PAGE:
NS: This behavior seems to have had a chilling effect on the growth of small meat processors in the area.
DM: I think that's really true, and I think it seems as so the federal government is just not interested in more small plants. I don't know what the motivation behind this is. But I do know that it's happened, and it's happened consistently.
NS: I want to know more about how the Montana Standard, and you as the editor got motivated to take this on as an issue.
DM: Well, I wrote it myself, I heard about this a mutual friend. I didn't know Bart Riley, I'd never met him, but I heard about this from someone who's a friend of his and and a friend of mine. And I thought, that just doesn't sound right, but it sounds interesting if it's happening. So I went to visit Bart, and I found out that all this had transpired.
So I began doing my homework, trying to verify what happened, and I ended up talking to several inspectors who worked for FSIS in the state, including some who are now retired, and who were able to speak a little bit more freely. And I also filed a Freedom of Information Act request with the federal government, looking for a great deal of information about FSIS and it's relationship with Riley Meats.
I've got a full time job as editor of the paper, so I did this sort of on the side, when I could. And I had to to of course wait for the return on the document request, so I did in the meantime a lot of other interviews and so forth, and finally was able to put the story together and get it in the paper last week.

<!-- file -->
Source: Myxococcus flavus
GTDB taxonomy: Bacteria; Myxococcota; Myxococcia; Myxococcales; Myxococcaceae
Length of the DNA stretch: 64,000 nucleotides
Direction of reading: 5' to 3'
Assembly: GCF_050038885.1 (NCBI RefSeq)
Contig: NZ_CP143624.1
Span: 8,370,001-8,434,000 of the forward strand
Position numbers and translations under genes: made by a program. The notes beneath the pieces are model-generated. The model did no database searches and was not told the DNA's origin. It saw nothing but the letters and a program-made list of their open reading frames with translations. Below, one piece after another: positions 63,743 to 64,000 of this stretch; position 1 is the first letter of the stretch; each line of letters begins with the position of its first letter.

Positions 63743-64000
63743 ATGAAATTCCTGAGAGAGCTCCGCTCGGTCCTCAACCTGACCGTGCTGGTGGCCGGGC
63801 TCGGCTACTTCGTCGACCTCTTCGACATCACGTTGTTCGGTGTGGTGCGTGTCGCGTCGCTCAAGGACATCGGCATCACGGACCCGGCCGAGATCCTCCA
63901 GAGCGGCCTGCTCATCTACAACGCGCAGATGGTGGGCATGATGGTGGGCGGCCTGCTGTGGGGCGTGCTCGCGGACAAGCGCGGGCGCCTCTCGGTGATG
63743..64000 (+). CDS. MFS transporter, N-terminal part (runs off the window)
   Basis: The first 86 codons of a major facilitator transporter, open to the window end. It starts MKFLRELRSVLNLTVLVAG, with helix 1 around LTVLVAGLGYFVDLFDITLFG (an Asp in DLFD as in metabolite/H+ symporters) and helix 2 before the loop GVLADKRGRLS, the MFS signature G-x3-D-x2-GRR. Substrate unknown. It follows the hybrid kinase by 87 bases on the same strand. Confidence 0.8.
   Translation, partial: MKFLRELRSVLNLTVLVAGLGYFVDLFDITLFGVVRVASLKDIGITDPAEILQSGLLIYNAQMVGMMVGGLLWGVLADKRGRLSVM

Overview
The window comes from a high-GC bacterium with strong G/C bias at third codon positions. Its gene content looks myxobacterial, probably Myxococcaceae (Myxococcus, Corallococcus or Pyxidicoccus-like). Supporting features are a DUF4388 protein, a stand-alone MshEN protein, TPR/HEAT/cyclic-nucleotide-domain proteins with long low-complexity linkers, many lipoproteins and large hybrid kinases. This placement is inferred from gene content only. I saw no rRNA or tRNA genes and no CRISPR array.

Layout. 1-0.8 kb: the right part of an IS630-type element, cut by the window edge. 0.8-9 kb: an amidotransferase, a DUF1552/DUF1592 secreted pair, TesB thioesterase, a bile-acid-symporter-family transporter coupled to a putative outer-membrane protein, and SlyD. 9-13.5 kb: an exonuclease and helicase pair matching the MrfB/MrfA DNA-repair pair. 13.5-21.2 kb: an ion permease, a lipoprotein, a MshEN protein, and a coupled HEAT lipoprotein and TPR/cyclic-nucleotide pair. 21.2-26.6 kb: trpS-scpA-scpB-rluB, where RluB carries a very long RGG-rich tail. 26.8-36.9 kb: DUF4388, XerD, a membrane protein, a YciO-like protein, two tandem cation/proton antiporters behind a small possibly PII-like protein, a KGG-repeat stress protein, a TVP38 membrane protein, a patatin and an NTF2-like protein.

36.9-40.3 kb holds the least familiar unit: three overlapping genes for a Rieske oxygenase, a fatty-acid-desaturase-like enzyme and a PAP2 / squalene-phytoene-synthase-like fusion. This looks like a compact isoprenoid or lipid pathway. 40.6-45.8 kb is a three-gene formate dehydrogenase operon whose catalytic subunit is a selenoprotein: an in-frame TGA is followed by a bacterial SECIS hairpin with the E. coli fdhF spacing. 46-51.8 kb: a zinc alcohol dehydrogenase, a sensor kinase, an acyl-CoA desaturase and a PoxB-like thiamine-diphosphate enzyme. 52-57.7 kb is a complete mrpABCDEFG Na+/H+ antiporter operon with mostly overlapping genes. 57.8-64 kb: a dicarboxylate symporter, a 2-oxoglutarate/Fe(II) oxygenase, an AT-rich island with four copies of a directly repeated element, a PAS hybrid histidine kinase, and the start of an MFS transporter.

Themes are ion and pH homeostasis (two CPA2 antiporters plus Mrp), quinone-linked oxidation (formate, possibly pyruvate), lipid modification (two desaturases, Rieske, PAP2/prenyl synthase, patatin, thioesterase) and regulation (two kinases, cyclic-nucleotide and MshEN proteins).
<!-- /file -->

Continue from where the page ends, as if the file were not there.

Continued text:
To me, the saddest thing about the story is that Bart had always hoped and planned on turning his business over to his children, who would be the fourth generation of Rileys to run Riley Meats. His grandfather started the business in Butte in 1948, but now after they've seen what he's been through over the past decade-plus, they want nothing to do with it, and that's unfortunate.
NS: Since the story dropped last week, has it had any impact on decision makers, on lawmakers, on those in the industry? Have you seen any ripple effects yet?
DM: Well, you know it's really interesting. One of the things I've seen is first of all it's been read across the country. Suddenly I'm sort of a clearinghouse for calls from meat plants and producers who have called me from Tennessee, from Massachusetts, from Colorado, kind of all over, basically saying: This has happened here. Inspectors have held us to regulations that we've later found out didn't exist. To me that puts a whole other light on the story, that indeed hearing that it's happening elsewhere in the country makes it seem that it's more policy than it is an anomaly, and I find that surprising, actually.
NS: Definitely, because in this story it made it seem like it was falling a lot in the lap of this one inspector. After putting in so many hours to bring this story to surface, are there any other takeaways you'd like to share with us?
DM: I mean, this is a story you don't think can possibly be true when you first hear about it. I've had a few of those in my career, and those are always the best stories if they actually turn out to be true, as this one did. Those are always the best stories because just there's that wow factor. And I think there's a lot of frustration with the federal government, some of it I think is justified, some of it I'm not sure about. But in this case, when it gets down to the retail level, it gets down to one bureaucrat affecting life and livelihood of one small businessman, I mean, then I think it's a classic case of government overreach, and therefore interesting to a lot people, and it sure was interesting to me.
Read the Montana Standard story here: Feds admit harassing small Butte meat plant, but take no action